Losing Grandkids to Teenhood

Make a shift in the way you communicate with teen grandchildren.

When my grandson Jack turned 13, he and I went to his favourite restaurant for dinner. Afterwards, he said, “This will always be our restaurant, Grammie.”

But this year, it’s different. He just turned 16 and he doesn’t really want to be seen anywhere with me. In fact, the only bond we share these days is the one where we poke each other on Facebook. I guess it’s his way of saying, “I know you’re there. I still love you but I really don’t want to acknowledge you right now, especially in front of my friends.”

I admit I was devastated at this dramatic change in a relationship where we had always shared secrets and basically enjoyed mutual adoration since the toddler days. I was the cool grandmother who took him to Disneyworld when he was six and to see The Hangover (part 1) when he was 12. I got in deep trouble with my daughter for that, but in Jack’s opinion (“Grammie, it wasn’t embarrassing. We learn about that stuff in school.”), I was the “best ever.” Frankly, I can live with my daughter’s reproach as long as I can bask in Jack’s approval.

When I wailed to my grown son that I’d “lost Jack,” he told me, “Get over it. He’ll be back in a few years. I was embarrassed to be seen with you and dad when I was 16. And hanging out with my grandparents? Forget it!”

And, yes, I understand about hormones and the authority of peers but, selfishly, I miss that feeling of beatification I once enjoyed with my first grandson.

Richard of Perth, Ont., understands. His only granddaughter, Shelby, just turned 13. “She was the proverbial apple of my eye from the day she was tiny,” he says. “She always wanted to cuddle with her gramps. We spent many wonderful times fishing, reading together, playing games. But now, she looks at me as if I’m invisible or, if I make a comment, I see her rolling her eyes.” Shelby’s interests now include hanging out at the mall with her friends and texting boys she likes. “I thought I was the only ‘boy’ she’d ever like,” laughs Richard.

Rhonda of Halifax had the same feelings when she felt her grandchildren slipping away as they entered their teen years, but she was determined to do something about it.

“I realized it’s not something I’ve done. They’ve changed, and the fact is they’re a pretty self-absorbed lot, so the answer was to learn about their world,” she explains. “They face very different challenges than we or our children did growing up. I started listening to their music, doing a bit of research into communicating with teens and I’ve found when I casually mention having heard a band they like, their ears perk up. As far as I’m concerned, that’s a sign that grandma isn’t such an old fogey after all.”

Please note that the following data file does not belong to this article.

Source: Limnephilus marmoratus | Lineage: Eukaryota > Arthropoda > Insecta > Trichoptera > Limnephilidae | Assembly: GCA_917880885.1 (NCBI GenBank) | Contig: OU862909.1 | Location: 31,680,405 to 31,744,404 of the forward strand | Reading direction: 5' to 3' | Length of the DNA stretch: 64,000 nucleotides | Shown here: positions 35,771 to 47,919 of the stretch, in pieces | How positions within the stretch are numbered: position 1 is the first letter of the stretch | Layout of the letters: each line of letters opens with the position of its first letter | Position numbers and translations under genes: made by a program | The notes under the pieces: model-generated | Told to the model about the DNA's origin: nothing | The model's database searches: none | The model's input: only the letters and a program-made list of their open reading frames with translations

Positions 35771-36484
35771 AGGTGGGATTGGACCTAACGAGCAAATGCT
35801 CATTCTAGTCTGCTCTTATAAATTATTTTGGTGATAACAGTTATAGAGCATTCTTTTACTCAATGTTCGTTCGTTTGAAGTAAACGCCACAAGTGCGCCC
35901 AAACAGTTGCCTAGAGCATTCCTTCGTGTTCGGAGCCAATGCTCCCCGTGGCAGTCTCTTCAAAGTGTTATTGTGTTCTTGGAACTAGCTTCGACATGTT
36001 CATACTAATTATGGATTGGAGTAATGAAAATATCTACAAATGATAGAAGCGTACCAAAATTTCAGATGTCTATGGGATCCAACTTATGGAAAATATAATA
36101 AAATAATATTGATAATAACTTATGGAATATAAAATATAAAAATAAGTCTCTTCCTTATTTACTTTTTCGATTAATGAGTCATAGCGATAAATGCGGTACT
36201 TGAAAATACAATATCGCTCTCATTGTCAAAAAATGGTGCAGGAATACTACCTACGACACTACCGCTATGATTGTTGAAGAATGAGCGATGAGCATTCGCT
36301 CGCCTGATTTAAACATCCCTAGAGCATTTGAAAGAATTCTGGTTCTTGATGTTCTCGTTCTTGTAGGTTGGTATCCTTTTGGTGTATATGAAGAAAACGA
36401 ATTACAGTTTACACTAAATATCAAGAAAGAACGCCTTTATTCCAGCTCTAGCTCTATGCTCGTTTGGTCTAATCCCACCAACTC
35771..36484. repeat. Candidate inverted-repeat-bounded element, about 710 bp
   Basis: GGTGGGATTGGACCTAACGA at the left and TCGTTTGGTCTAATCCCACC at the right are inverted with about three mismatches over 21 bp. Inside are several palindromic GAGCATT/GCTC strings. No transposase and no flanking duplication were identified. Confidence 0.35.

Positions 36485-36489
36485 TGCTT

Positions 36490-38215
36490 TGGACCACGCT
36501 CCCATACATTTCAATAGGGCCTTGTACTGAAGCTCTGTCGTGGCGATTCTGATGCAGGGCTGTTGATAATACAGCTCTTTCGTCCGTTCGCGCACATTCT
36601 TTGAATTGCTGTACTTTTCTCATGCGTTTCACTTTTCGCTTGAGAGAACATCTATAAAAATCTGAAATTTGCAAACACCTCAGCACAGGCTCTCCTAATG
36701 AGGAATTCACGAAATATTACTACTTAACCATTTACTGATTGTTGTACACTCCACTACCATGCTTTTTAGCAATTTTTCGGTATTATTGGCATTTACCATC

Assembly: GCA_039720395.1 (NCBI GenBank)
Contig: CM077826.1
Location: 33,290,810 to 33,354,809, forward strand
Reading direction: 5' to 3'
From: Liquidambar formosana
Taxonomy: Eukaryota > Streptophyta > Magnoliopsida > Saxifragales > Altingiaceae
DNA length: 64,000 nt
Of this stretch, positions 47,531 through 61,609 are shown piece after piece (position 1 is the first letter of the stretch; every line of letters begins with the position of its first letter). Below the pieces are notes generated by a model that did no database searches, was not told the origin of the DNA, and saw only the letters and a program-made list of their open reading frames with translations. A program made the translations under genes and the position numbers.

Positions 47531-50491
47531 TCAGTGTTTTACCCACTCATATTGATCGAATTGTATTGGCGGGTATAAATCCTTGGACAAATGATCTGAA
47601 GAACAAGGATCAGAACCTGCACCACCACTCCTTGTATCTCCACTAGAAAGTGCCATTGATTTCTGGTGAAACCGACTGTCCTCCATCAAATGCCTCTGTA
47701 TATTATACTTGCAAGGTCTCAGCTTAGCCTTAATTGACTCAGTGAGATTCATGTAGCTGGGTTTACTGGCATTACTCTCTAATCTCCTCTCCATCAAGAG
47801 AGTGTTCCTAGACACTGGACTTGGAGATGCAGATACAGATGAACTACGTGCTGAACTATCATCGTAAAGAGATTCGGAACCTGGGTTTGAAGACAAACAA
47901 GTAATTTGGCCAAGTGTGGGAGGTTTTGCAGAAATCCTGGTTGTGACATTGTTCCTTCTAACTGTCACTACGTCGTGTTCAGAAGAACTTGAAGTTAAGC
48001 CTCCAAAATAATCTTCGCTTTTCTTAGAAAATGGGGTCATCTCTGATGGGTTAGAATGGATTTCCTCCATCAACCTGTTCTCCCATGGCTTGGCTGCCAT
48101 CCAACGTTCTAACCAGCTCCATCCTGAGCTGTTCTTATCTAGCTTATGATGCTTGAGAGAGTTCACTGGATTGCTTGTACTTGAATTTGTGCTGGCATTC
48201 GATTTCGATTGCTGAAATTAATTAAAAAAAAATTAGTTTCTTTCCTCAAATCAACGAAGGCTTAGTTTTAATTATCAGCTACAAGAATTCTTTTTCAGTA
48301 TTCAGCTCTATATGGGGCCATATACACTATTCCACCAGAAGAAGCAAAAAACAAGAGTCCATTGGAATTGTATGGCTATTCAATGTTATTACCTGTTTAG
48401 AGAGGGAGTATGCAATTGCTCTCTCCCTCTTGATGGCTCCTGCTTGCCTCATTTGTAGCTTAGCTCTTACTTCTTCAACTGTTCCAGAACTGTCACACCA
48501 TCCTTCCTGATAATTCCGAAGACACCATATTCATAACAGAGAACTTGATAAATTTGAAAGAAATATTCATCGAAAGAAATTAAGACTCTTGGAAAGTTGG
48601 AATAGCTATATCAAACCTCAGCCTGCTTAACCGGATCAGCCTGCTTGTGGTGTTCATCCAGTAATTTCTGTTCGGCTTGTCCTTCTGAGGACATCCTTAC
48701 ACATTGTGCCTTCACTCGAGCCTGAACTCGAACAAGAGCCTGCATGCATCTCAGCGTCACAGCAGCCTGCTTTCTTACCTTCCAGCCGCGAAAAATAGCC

Other grandparents have experienced the same need to make a shift in the way they communicate with teen grandchildren. While grandkids may think grandpa can’t possibly understand what they’re going through, they’re often surprised to learn grandpa had similar challenges as a teenager. “My grandson Jacob just made the school football team,” says Brian of Calgary. “I reminisced one day about my early years as a quarterback in university, and Jacob was full of questions. That common interest opened our relationship up on a whole new level.”

Sharing experiences as well as family history does work to engage teenagers. We are, after all, the keepers of the family history. Tales of common interest such as high school antics, peer pressure and courtships of the opposite sex will engage teens, and sharing remembered feelings of anxiety and fear will help them realize they aren’t alone.

Jack has been applying for summer jobs. I’ve been helping with his online resumé. When he told me he really didn’t want to work at the closest neighbourhood store because his friends might come in and would definitely make fun of him, I related a similar experience working as a cashier when my peers came through my line. I was embarrassed about the fact that, even with a degree, there I was working in what appeared to be an unskilled job. My friends didn’t say anything or make fun of me, which was really worse because I felt even more humiliated at not being able to explain myself. Sharing my embarrassment with Jack brought back a hint of the bond we’d had in the past as I saw, out of the corner of my eye, a glimmer of a smile.

Maybe I should share with him the story of driving my dad’s car without a licence or his knowledge when I was 14. His mom might not think it’s cool, but I bet Jack would.